By Ronald Ahrens
With the country elevators in Orienta, Okla., closed up and one of them crumbling, I decided to get moving. The site was a little spooky.
Meno was just 20 minutes east, and I felt its promise.
Founded in 1899, Meno took the name of a Mennonite leader, Menno Simons, but one “n” was left off the paperwork. The coming of the Enid and Anadarko Railway within three years was a boost for Meno.
Tillotson Construction Co. records show the company built a 152,000-bushel elevator in this tiny hamlet. Adapted from the 1950 drawings for Imo, Okla., this plan was also used the same year in Clifton, Kan.
Meno is the first elevator listed in the records for 1953, when the company also built in Orchard Hill, Ga.; Cherokee, Okla.; Columbia, Ill.; Jamestown, Kan.; Ralston, Iowa; Estill, S.C.; Flagler, Colo.; and, my next stop, Helena, Okla.
Such geographical diversity in a single year was never exceeded by Tillotson.
As I approached Meno from the west, a field of canola in the foreground, I saw two elevators arising from this plain, and both flaunted their curved headhouses like faces of hope and freedom.
What was I about to encounter in this town of 250 persons?
I parked in front of the Great Plains Co-op’s office and poked around. In Follett, Tex., and at my last stop in Orienta, I had encountered surprises and puzzles. Follett had a Tillotson elevator and a Mayer-Osborn elevator facing each other. And Orienta puzzled me because of the combination of builders and owners–not to mention the decrepitude there.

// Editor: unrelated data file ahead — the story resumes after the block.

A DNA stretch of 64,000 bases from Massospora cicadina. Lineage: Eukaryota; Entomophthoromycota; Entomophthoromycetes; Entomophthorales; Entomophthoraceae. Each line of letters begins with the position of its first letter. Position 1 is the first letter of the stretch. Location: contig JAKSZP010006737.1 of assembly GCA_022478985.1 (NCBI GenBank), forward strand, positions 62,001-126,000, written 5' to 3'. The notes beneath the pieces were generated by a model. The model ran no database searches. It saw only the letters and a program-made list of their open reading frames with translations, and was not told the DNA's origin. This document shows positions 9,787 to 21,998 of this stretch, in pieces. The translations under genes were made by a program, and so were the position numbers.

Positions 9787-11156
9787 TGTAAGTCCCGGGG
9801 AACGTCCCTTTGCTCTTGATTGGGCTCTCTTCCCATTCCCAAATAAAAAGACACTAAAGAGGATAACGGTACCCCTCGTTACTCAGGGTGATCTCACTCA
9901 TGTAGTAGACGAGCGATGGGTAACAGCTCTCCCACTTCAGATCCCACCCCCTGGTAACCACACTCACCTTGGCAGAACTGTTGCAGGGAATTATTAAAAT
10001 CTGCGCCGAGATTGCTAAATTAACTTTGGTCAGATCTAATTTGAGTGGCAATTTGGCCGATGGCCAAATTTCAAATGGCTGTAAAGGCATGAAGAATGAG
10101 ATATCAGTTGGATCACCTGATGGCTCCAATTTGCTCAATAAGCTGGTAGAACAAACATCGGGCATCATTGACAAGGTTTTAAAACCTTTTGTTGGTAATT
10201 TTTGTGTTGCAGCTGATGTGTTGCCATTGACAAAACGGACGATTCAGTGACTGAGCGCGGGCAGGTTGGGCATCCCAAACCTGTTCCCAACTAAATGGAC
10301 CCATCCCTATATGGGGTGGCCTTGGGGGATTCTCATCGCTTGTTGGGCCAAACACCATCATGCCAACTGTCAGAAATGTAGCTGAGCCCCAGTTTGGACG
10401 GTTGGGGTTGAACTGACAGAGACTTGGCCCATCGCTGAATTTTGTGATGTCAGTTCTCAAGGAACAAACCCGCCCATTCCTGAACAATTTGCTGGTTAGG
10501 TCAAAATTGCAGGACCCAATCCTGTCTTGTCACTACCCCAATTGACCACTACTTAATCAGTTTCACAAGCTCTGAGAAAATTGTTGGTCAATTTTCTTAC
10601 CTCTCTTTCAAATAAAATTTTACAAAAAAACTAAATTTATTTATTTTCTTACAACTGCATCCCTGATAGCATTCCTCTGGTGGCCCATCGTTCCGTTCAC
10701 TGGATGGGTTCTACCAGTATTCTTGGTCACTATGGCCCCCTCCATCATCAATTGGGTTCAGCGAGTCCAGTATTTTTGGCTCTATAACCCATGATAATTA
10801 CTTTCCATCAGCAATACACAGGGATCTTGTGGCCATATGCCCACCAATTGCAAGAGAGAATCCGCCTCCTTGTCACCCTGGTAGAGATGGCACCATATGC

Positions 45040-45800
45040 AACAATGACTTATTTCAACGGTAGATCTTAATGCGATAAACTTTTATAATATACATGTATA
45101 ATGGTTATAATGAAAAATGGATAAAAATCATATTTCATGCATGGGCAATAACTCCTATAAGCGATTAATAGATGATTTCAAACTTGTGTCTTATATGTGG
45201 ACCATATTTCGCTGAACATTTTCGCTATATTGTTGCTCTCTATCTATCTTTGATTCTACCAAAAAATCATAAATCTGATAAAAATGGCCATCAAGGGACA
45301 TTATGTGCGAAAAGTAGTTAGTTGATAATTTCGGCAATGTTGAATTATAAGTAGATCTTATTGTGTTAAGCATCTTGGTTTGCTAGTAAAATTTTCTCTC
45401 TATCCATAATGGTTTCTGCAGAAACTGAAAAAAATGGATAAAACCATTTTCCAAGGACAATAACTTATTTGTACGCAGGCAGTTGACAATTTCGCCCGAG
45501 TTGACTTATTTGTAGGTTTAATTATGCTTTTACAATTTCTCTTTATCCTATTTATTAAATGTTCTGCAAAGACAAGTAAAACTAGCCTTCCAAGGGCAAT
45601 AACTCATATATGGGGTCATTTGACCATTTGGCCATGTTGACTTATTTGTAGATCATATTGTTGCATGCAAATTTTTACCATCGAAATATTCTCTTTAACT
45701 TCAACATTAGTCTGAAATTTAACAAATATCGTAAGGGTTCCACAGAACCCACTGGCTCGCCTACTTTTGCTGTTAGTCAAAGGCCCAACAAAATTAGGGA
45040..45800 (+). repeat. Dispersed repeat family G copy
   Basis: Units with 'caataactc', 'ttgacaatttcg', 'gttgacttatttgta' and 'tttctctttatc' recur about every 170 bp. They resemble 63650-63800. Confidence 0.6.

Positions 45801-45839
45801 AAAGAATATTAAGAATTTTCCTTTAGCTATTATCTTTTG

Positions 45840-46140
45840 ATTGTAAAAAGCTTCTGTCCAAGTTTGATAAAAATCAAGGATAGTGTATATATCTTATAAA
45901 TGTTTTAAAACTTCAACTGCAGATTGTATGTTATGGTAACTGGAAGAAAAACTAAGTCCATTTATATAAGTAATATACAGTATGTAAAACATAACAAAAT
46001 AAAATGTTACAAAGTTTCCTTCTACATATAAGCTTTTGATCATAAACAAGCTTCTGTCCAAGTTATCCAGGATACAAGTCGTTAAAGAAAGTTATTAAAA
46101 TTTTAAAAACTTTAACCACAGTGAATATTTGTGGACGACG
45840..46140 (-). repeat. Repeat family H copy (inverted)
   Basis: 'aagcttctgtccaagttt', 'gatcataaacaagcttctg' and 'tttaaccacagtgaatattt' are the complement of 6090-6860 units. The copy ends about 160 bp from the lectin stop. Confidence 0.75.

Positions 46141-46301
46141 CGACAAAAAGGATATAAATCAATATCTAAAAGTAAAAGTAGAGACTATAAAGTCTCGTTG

As I looked around the Meno site, it became apparent that both elevators were Tillotson jobs. I found the manhole covers attesting to this fact. The second elevator was newer, larger, and invisible in the records.
As questions swam through my head I went inside the office and met Tracie Rhodes and Matthew Thomsen. Somehow, we came up with 1956 as the date for the second elevator’s construction.
Thomsen, a Nebraska boy from Minden, said the elevators were in good condition, although some important repairs had been needed to the floors and in the gearing.
Additionally, the 13 x 17-foot driveway had benefited from some reinforcing.
“Agriculture has gotten bigger, the trucks heavier,” he said.
I showed them the construction record, and they had something for me to look at as well: original drawings.
What a welcome to Meno–a little more than I’d expected!
Watch this space tomorrow for a glimpse of the 65-year-old documents that show inner details of the original elevator.